The cysteinyl-leukotrienes (cysLTs: LTC4, LTD4 and LTE4) have an important pathophysiological role in asthma. They are not only extremely potent bronchoconstrictors, but are also involved in the central mechanisms of the asthmatic inflammation and the subsequent remodelling of the airways. Allergen-induced bronchoconstriction as well as spontaneous exacerbations of asthma are associated with increased secretion of LTE4 in urine. This increase does not seem to be affected by high doses of inhaled or systemic corticosteroids. On the contrary, both in vivo and in vitro experiments indicate that corticosteroids to a certain degree may even upregulate the cysLTs synthesis. Moreover, inhaled medication may not get as far as the small airways, which are affected by inflammatory changes in asthma. Hence, the combination of an oral leukotriene receptor antagonist (LTRA) with an inhaled corticosteroid (ICS) seems a rational therapeutic approach to achieve a more complete control of the inflammatory mechanisms in asthma. The additive effects by combining an LTRA with an ICS have been investigated in adults as well as in children from 6-14 years of age. The addition of LTRA improves lung function, and reduces day and night time symptoms in all age groups. More importantly, the combination has also been found to decrease the exacerbation rates in all age groups. More recently, a few studies have compared the effect of additive therapy with LTRA and ICS versus long-acting beta 2-agonists (LABAs) and ICS in asthmatics. Depending on the patient and outcome parameters preselection, some studies found that addition of LABA to ICS resulted in a better lung function and a better overall disease control. Yet one--unsponsored-study, comparing the protective effects of LABA versus LTRA on inflammatory outcome parameters in asthma, found a significant protection against airway hyperresponsiveness to adenosine monophosphate (AMP), together with significant decreases in exhaled nitric oxide (NO) and sputum eosinophils following one week treatment with LTRA, whereas the initial protection by LABA on the AMP responsiveness was lost after one week, and no anti-inflammatory effects could be observed. Similar beneficial effects from LTRA therapy are expected in patients with nocturnal asthma, in whom a decreased responsiveness to corticosteroids has been demonstrated. The choice of either combination therapy has clinical implications. It seems that especially patients with a suboptimal lung function and a significant beta 2-agonist reversibility will benefit from the addition of a LABA, whereas asthmatics with mainly exercise-induced asthma, nocturnal symptoms, or a frequent worsening due to low tolerance to provocative stimuli, may mostly benefit by adding an LTRA to ICS. However, it remains to be determined which combination has the most profound effect on the inflammatory process and the structural changes in asthma. (Less)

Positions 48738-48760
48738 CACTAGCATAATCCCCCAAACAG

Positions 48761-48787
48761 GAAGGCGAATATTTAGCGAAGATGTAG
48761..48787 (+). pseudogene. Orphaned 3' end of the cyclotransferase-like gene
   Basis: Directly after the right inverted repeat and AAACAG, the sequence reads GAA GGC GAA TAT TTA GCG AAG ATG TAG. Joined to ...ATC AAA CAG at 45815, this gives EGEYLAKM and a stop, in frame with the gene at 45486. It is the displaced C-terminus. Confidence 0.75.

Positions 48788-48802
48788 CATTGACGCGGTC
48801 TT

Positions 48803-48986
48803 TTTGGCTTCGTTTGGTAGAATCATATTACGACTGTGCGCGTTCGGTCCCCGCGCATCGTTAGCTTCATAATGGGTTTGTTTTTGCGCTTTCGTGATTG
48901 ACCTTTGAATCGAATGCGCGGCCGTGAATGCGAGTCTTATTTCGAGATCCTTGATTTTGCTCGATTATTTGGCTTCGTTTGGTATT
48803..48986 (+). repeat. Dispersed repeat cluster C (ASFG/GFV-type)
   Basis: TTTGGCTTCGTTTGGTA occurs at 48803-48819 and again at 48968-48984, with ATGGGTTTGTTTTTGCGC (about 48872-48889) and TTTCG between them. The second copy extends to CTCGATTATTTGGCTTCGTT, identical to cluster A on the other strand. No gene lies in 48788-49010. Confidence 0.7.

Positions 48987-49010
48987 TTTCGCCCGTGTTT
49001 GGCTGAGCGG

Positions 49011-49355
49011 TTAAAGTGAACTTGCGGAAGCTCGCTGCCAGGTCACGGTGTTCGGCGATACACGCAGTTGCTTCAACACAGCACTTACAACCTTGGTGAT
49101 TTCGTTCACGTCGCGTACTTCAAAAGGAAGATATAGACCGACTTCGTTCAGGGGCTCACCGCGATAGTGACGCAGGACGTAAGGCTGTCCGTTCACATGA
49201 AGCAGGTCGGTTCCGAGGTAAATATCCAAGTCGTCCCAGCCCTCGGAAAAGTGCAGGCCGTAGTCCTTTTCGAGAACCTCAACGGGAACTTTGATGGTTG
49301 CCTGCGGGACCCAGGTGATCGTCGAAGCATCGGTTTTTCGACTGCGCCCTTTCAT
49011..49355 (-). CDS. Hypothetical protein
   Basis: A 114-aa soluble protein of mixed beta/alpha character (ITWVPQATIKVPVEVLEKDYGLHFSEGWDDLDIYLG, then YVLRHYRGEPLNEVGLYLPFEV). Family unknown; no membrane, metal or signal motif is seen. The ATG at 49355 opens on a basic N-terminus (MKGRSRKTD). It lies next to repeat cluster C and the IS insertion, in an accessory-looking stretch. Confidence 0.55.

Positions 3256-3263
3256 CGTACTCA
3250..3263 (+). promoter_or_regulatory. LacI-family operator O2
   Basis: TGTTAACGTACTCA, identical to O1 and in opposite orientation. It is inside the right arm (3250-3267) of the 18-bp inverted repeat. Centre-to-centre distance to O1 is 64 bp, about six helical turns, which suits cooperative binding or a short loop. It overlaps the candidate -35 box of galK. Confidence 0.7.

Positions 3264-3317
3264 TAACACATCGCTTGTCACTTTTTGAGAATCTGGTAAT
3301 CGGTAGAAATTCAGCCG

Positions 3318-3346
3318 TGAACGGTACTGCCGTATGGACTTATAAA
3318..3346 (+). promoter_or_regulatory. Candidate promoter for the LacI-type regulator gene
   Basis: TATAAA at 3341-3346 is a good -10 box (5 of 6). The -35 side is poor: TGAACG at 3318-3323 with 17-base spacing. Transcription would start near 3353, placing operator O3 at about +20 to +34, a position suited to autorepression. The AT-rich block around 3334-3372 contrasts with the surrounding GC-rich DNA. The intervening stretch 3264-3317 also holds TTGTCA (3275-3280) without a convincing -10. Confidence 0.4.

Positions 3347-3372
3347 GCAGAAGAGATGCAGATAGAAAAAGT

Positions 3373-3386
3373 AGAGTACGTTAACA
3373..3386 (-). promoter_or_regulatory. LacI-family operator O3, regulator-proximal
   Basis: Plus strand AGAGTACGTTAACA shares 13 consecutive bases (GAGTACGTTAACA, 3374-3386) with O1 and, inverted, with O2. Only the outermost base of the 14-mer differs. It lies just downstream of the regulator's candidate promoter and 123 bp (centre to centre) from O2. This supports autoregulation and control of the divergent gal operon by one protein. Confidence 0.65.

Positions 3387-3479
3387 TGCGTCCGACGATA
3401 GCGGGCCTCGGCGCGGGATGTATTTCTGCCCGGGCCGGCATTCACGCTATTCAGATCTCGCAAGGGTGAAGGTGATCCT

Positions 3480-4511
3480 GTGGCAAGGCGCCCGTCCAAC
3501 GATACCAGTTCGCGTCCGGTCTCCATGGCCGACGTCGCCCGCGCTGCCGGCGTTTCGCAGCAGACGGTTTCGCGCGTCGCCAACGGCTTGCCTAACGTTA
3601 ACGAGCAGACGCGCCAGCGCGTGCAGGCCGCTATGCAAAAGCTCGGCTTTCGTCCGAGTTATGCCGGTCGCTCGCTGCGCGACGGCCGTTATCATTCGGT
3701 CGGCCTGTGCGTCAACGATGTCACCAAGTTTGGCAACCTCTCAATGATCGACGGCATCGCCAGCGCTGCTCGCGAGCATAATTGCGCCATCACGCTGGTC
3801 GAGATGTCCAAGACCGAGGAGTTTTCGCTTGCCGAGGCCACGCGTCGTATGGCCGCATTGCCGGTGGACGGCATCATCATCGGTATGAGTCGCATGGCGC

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author